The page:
The origin of truth must in some way relate to who we identify as the speaking subject in the poem. 'Ode on a Grecian Urn' was published three times ' with three different versions of the famous last lines, controversy surrounding the use of quotation marks and certain capitalizations (or their absence). Considering that something or someone is addressing the readers directly at the end of the poem, and that this someone is 'a friend to man,' it is important to investigate the nature of the speaking subject in 'Grecian Urn'. Keats, therefore, uses his relation to the urn to construct various narratives for the scenes. He sees the 'happy' lover and the object of his desire, the piper, the tree boughs, and the sacrificial procession. The urn's scenes, containing superficially wholesome and lovely scenes, are, nevertheless, ambiguous in their meanings, hence, Keats' insistent questioning throughout the first and fourth stanzas. He demands origins, names and specifics regarding certain represented events. These unanswerable questions are then left open to the viewer's own construction by the sculptor. Keats, knowing that he cannot know, poses his own interpretations for what stories the urn reveals.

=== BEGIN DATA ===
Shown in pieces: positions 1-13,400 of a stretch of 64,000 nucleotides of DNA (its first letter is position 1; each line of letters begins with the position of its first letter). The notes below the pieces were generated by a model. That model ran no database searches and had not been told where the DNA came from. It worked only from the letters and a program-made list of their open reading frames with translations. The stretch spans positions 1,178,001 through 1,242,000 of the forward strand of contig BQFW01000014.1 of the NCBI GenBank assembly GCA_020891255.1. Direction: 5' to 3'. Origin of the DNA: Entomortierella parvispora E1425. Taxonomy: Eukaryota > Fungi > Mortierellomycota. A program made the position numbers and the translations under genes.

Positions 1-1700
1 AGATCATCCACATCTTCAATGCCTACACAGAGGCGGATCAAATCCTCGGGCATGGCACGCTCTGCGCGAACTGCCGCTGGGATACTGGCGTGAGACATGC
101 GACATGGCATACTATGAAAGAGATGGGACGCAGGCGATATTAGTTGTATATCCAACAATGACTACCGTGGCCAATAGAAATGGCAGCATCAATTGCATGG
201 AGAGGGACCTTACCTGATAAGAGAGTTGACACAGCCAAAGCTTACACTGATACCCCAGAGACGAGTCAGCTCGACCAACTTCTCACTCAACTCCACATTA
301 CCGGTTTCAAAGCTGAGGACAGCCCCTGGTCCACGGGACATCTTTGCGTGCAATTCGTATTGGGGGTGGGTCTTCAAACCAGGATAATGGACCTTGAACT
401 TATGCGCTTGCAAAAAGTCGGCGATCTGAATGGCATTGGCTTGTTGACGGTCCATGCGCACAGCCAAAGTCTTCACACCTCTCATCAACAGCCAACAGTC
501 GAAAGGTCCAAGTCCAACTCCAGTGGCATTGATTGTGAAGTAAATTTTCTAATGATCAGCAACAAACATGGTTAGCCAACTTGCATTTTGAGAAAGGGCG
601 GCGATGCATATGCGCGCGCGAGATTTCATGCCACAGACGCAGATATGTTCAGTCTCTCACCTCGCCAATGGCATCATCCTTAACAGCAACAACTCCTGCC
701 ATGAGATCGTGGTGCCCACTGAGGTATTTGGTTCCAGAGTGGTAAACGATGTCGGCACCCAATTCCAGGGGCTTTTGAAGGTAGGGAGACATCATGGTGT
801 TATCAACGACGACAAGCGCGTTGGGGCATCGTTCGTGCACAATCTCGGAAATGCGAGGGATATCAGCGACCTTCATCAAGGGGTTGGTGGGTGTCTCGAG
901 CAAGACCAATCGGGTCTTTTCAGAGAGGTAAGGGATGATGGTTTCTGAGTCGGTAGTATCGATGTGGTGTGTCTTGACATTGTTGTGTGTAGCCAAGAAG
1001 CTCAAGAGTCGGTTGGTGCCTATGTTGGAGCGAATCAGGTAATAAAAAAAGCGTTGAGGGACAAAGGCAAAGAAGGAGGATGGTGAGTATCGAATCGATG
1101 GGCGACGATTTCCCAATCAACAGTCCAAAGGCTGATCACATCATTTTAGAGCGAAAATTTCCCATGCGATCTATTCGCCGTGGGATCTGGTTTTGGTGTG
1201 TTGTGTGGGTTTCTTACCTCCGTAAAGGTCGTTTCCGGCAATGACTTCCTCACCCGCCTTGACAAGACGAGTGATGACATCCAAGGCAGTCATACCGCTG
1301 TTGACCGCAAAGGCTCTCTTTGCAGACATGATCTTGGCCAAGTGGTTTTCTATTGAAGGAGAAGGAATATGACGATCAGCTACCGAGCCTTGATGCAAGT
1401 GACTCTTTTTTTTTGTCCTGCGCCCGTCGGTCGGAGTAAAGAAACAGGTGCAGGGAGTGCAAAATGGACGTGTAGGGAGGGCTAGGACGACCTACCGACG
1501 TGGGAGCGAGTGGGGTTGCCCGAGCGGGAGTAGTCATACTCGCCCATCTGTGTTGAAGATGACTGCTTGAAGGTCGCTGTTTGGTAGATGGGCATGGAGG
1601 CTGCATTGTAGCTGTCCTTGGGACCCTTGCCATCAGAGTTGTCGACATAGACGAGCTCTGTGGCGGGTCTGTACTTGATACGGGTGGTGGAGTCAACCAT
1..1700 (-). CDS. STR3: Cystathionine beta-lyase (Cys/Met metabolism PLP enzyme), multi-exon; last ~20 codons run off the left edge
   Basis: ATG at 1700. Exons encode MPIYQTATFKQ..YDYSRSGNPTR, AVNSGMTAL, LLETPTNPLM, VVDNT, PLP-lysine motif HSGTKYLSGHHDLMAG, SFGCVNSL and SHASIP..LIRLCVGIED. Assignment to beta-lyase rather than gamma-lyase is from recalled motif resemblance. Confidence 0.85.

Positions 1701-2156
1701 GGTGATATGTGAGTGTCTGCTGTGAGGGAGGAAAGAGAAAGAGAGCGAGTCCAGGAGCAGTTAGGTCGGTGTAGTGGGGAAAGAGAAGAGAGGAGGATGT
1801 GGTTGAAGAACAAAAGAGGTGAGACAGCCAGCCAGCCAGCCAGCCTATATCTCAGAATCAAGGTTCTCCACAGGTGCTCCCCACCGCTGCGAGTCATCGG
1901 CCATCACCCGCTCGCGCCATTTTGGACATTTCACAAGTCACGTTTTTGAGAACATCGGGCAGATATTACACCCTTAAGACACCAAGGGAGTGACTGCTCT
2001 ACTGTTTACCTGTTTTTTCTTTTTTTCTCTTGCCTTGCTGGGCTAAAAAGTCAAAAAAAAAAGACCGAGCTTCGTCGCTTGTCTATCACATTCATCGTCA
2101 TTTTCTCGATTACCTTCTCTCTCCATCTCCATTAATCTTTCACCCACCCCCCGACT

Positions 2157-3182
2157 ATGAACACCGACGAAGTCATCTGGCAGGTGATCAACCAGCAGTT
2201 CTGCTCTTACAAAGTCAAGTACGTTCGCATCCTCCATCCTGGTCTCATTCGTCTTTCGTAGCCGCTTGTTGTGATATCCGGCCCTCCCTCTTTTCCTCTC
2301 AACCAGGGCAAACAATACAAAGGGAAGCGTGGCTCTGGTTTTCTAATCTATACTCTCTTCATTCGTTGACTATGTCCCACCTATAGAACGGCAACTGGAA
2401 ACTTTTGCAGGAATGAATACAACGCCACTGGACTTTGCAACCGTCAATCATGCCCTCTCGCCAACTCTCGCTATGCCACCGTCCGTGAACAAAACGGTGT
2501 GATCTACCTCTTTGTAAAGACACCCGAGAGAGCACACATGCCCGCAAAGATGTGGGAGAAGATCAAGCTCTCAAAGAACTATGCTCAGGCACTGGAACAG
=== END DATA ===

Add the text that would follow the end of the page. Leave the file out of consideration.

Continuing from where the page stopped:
According to Jason Mauro, author of 'The Shape of despair' Structure and Vision in Keats's Ode on a Grecian Urn,' is that this particular ode inscribes a sine wave, with five distinctive points along its length. Example:

First: The poet is steeped in despair brought about by the world's unrelenting flux.
Second: Upon encountering the urn, he is filled with the hope that he has found an antidote to his despair.
Third: He finds that his hope is unfounded, -- that the antidote was no more than a placebo.
Fourth: As he more closely examines the urn, he finds that it embodies a terror far more intense than the despair from which he originally sought relief; that the placebo is in fact a poison.
Last: He embraces the transient condition of the world as an antidote to the terror inherent in the urn.

What was interesting about Mauro's sine-wave theory to the ode, is that the point of origin, --the poet's initial despair from which he wishes to ascend, -- becomes the point of salvation to which, by the end of the poem he wishes to climb.
Different scholars argue about the possible existence of an 'actual' tangible urn that may have inspired Keats to write his ode. There is a presumed sketch of a vase in the archives of the Keats-Shelley Memorial house in ...

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Keywords: ode on a grecian urn analysis beauty is truth, analysis of ode on grecian urn, analysis of ode on a grecian urn pdf, ode on a grecian urn is about